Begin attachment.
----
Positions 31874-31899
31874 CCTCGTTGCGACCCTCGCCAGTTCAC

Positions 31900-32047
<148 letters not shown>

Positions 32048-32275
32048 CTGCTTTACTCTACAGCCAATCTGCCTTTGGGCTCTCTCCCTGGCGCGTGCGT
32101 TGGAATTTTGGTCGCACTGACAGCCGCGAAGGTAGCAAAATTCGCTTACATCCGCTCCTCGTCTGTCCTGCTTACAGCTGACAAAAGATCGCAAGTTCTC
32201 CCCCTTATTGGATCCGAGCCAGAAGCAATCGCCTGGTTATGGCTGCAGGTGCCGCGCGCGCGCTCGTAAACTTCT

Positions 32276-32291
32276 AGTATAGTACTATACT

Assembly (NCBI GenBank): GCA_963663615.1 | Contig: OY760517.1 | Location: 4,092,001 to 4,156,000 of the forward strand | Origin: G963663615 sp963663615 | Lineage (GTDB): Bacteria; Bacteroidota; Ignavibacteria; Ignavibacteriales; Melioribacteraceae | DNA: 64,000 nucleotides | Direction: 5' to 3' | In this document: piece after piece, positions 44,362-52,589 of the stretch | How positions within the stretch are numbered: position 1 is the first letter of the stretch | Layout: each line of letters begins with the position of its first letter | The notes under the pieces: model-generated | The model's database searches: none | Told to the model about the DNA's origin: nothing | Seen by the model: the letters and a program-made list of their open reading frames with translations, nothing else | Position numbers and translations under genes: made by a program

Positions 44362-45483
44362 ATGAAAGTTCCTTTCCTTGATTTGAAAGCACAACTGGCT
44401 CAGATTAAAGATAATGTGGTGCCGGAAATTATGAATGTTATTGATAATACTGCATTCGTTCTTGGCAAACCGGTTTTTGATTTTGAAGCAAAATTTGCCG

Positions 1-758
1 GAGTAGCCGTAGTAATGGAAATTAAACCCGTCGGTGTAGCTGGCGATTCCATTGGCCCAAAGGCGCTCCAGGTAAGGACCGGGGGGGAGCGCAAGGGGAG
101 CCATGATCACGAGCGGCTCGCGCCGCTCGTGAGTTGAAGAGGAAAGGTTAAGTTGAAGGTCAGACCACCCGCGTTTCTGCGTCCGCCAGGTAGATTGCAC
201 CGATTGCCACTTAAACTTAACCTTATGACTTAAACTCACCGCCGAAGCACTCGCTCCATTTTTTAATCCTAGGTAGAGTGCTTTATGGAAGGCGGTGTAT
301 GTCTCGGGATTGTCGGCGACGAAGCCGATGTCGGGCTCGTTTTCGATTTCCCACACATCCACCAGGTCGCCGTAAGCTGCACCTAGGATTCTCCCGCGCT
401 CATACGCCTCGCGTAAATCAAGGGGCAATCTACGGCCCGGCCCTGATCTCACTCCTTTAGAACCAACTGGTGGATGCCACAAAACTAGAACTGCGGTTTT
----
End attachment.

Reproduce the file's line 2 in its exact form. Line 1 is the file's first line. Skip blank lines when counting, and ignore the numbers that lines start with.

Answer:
31874 CCTCGTTGCGACCCTCGCCAGTTCAC